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Why our organizations need some slack


Over the past few decades, it has become increasingly popular to try and strip out the ‘fat’ from our organizations and make them as lean and efficient as possible.

We’ve seen a number of process improvement methodologies emerge that help to support us in this endeavor, whether it’s lean manufacturing, six sigma or total quality management.

On the surface it’s hard to dispute the value in making ourselves as efficient as possible.  Sendhil Mullainathan and Eldar Shafir might disagree with this general premise however.

Their groundbreaking work on the psychology of scarcity has given us fresh insight into the various challenges facing those who have to make do with less than they need.

Whether that’s less money than is required, less time than we need or even less attention than we crave.  Being in this scarce state invokes changes to our thinking that often makes us much less effective.

Much of their work has been aimed at rethinking our approach to poverty, but their lessons apply equally well to organizational behavior.

Sometimes, this scarcity can be a definite bonus.  When we face a deadline for instance, we often focus more intently and are significantly more productive than faced with no such pressures.

Likewise, the definition of innovation often involves scarcity, as it emerges when we don’t have enough resources to do what we want to do.

Other times however, it can cause us to act and behave in a very sub-optimal way.  They talk about the IQ of those in a scarcity mindset dropped by around 10 points.

Building slack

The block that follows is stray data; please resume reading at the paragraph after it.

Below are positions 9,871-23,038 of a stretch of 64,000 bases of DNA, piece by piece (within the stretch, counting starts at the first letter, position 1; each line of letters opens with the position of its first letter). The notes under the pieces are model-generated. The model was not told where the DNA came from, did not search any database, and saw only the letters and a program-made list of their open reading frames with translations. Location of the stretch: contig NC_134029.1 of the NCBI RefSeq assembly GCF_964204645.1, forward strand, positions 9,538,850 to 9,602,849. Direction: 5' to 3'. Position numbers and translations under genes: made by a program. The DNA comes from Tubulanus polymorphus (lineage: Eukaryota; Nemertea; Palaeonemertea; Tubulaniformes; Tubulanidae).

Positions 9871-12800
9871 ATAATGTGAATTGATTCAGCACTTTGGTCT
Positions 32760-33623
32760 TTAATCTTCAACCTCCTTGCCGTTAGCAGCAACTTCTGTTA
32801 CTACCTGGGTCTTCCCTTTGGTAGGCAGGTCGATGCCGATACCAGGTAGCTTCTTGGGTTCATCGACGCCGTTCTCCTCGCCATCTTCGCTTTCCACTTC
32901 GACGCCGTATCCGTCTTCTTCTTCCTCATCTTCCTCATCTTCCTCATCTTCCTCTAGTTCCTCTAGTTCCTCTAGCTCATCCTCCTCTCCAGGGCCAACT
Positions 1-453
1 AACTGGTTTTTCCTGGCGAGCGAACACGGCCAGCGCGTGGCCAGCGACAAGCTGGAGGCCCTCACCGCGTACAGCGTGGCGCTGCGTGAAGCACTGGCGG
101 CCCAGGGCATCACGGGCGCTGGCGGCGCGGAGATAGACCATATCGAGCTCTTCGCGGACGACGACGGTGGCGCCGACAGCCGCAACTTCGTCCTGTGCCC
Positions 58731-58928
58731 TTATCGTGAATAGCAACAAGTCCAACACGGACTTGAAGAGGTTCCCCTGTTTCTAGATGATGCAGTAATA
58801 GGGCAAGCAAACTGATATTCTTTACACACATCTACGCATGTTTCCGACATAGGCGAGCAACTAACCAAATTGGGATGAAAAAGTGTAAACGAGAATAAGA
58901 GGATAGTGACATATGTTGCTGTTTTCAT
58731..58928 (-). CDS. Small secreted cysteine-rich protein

The key to dealing with scarcity is having a buffer, or slack, that you can fall back on to manage unexpected events that you know are coming but don’t know when they’ll come.

One way of achieving this is to have a flexible workforce, which is where platforms such as ReadySub come in.

They’re supporting schools who want to quickly and easily find a substitute teacher at very short notice, thus allowing schools to cope with unforeseen circumstances.

Teachers join the platform free of charge, and then are notified of any schools that need a position filling.  The teacher can then apply for that position very quickly and easily from within the app.

On the other side, each school has a profile on the site, through which they post up any staffing requirements they have, including the location, length of the requirement and any other needs they may have.

The platform is available on iOS only at the moment, although Android and Windows versions are rolling out soon.  It’s an interesting way to allow organizations to build some slack into their staffing.

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